Rising sea level greatest climate change threat: Pachauri
Kathamandu, Sep 6 (IANS) The rise of the sea level would be the greatest threat to the world in the days to come unless efforts are made to contain and mitigate the consequences of climate changes, according to 2007 Nobel laureate Rajendra K Pachauri.
The fourth IPCC assessment report in 2007 predicted that the global average sea level would rise between 0.6 and 2 feet (0.18 to 0.59 meters) in the next century.
Calling it the direst "irreversible and abrupt change", Pachauri said it would lead to the extinction of 20 to 30 percent of plant and animal species.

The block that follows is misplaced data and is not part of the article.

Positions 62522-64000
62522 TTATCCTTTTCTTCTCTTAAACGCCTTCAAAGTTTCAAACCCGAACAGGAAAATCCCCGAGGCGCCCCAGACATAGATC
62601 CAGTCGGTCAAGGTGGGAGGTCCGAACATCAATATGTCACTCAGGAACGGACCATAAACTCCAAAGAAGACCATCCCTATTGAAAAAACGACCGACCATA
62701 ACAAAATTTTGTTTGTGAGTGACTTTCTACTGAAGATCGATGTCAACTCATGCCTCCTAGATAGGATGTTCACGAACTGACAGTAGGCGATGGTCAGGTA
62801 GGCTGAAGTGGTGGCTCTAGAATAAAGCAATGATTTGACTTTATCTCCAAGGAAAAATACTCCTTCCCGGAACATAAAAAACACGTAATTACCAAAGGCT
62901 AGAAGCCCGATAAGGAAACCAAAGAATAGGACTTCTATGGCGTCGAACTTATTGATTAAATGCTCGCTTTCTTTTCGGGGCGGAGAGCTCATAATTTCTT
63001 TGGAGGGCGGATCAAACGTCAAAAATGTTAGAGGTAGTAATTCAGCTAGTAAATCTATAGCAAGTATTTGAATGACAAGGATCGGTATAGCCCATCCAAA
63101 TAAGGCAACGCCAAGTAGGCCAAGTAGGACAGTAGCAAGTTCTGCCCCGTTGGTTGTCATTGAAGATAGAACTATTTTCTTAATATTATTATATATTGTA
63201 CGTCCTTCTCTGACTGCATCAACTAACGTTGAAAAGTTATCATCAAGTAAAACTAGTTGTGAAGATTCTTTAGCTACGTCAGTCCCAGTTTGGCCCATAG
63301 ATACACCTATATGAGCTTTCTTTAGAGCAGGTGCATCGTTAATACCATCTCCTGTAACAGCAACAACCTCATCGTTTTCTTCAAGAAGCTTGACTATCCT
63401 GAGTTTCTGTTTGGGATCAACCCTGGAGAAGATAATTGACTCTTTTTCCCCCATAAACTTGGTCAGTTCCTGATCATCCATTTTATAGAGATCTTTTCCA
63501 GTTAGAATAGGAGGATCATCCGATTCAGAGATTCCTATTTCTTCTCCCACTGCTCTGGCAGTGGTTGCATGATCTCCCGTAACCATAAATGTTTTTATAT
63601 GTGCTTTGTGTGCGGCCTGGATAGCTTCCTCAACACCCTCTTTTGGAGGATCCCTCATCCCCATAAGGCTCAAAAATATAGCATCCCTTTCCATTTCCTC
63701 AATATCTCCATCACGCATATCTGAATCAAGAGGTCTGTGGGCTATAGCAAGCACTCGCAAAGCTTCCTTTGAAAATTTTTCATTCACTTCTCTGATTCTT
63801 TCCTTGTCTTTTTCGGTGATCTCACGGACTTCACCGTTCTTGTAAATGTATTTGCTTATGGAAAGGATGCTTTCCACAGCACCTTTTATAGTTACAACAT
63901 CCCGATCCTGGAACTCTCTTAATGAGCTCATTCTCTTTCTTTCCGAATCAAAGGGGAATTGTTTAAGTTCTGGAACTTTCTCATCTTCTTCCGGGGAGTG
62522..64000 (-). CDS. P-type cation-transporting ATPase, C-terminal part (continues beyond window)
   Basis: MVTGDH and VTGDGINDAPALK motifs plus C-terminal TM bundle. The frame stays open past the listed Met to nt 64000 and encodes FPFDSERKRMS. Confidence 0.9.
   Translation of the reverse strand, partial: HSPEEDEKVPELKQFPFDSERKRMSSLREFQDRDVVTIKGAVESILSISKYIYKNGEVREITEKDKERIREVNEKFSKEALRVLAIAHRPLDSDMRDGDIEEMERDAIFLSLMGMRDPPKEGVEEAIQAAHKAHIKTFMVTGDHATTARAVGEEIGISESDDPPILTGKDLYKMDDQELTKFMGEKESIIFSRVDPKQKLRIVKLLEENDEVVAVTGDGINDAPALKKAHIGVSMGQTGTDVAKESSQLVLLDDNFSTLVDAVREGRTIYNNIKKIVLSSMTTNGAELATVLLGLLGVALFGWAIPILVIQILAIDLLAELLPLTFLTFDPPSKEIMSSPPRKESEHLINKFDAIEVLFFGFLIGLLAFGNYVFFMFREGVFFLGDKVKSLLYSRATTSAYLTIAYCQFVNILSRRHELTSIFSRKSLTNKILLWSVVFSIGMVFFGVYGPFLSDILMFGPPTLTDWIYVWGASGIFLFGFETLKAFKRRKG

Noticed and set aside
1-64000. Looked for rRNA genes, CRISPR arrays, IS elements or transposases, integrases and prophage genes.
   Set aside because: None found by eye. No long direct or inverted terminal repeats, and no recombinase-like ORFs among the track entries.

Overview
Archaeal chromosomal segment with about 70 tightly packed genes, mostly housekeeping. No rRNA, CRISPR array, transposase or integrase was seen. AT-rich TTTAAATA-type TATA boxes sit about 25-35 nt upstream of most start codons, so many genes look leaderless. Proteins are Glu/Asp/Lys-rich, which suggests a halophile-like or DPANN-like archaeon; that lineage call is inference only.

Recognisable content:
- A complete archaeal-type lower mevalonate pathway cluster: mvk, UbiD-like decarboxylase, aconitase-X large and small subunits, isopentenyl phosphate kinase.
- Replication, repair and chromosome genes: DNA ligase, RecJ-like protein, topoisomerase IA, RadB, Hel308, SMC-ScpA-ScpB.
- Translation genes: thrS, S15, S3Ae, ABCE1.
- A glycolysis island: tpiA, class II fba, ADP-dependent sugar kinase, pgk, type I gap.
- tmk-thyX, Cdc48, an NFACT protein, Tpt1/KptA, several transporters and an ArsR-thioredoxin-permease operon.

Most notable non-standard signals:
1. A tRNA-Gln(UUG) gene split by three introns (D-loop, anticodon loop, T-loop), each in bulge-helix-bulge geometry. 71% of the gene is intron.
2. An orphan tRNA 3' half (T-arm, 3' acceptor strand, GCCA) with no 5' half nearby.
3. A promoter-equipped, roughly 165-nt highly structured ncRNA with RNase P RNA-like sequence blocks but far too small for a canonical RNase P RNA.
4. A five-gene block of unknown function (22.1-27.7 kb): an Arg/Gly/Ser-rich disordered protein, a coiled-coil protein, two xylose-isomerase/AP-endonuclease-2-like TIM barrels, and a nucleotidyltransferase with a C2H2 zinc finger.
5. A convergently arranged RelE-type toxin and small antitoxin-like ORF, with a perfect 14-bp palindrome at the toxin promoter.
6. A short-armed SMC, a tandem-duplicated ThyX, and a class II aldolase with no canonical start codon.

Saying that he had been to Rameshwaram, the coastal strip in southern India, last week, Pachauri said he had seen signs of people leaving the area.
An immediate change in lifestyle was needed to tackle the climate changes, which didn't necessarily mean dire sacrifices.
Pachauri said it entailed simple things like switching off the lights in a room while going to another.
Seems to me that the "greatest threat to the world" in the Kathmandu Valley is not global warming or sea levels but rather that the water supply is consistently found by agencies like WHO to be loaded with deadly microbes and disease such as Hep A and cholera. Drinking untreated tap water in KTM is virtually guaranteed to kill you. KTM is also one of the poorest urban areas in the world. Pachauri should really get his priorities straight.
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